Minister of Supplies in the PA, Abd Al 'Aziz Shahin, reiterated Arafat’s oft stated refrain that the PA will not act like the SLA [the South Lebanese Army, which fights alongside Israel against the Hezbollah].14
Columnist Fuad Abu Hijleh said that the Palestinians also have "lists of wanted Jews who committed terrorist acts and the government of Israel rewarded by releasing them with a bail that is lower than the price of a pack of cigarettes." The CIA’s mission, according to Abu Hijleh, is to make sure that Israeli killers and blood spillers are punished in really detering manner. "We call for action based on the principle of an eye for an eye and a tooth for a tooth…."15
The Palestinian Intentions Regarding May 5, 1999
Israeli media interpreted some clauses in the agreement as indicating that the Palestinians will refrain from declaring an independent Palestinian state on May 5, 1999. Arafat, in his White House Speech, as well a day later in Vienna, said only that the Palestinian people have the right to declare an independent state. In the local Palestinian media, however, PA and Fatah leaders continue to state that declaration of an independent state is still being planned for May 5, 1999. Abbas Zaki, head of the Education Committee in the PLC, and member of the Fatah Central Committee, stated categorically that with the end of the interim period in May 1999, a Palestinian declaration of independence cannot be regarded as a "unilateral act" that violates the agreement.16 Secretary of the Fatah in Jenin, Qaddura Musa stated that the struggle must go on until the fulfillment of all of the Palestinian people’s national rights in their entirety.17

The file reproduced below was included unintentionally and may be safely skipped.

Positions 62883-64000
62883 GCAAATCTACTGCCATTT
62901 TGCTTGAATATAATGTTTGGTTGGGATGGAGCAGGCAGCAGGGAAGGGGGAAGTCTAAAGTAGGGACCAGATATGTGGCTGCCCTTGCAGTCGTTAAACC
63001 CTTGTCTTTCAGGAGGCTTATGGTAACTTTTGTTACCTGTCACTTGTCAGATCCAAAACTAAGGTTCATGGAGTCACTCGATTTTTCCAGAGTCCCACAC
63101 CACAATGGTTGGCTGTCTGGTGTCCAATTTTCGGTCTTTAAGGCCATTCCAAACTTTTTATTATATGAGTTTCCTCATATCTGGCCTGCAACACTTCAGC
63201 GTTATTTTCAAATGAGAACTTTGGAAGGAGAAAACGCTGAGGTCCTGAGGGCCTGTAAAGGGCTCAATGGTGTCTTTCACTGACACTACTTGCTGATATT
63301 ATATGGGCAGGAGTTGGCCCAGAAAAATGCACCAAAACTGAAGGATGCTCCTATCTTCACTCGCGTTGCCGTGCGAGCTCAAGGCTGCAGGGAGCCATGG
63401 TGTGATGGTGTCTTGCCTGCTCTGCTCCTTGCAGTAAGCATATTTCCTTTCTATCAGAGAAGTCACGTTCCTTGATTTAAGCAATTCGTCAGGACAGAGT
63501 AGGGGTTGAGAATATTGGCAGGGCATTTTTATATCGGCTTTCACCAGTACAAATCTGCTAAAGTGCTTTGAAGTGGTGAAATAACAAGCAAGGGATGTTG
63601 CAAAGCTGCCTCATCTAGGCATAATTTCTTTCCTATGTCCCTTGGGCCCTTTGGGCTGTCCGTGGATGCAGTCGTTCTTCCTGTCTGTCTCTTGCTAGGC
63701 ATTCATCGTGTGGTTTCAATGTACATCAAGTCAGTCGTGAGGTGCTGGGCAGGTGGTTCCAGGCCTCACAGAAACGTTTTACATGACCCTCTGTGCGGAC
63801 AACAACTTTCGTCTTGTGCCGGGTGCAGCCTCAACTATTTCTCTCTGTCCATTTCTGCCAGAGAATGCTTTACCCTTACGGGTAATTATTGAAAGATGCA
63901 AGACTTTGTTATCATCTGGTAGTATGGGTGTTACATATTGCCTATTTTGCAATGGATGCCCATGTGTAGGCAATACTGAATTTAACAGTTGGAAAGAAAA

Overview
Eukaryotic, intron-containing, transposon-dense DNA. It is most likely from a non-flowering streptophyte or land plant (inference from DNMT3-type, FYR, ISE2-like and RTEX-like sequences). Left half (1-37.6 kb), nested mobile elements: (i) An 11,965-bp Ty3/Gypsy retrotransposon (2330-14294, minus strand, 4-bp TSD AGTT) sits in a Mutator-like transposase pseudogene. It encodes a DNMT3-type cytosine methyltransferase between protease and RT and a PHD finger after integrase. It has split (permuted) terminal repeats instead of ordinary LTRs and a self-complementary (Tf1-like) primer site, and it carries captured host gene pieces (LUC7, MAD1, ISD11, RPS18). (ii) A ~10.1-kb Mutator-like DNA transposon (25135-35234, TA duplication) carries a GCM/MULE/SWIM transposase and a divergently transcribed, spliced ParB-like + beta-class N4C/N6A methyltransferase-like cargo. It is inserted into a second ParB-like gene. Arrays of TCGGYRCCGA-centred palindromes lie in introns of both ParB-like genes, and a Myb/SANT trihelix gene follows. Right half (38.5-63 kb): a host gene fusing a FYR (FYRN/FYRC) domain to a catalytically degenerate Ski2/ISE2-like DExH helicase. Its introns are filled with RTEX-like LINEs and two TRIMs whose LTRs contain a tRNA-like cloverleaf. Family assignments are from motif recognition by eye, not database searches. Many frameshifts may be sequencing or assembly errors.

Marwan Al-Barghuthi stated that the agreement threatens the Palestinian national unity. Nevertheless he called upon the Palestinian public to cooperate with the agreement on the basis of its being the continued liberation of Palestinian land from the hands of the occupiers. "The agreement demonstrates," he said, "the Palestinian national determination to achieve victory and create the state on the Palestinian land in its entirety."18 Quddura said "The Fatah movement has led the Palestinian struggle on the path and should continue the journey."19
[i] Al-Hayat Al-Jadida, October 26, 1998
[ii] Palestnian Television, October 26, 1998.
[iii] Al-Ayyam, October 26, 1998.
[xiv] Al-Hayat Al-Jadida, October 26, 1998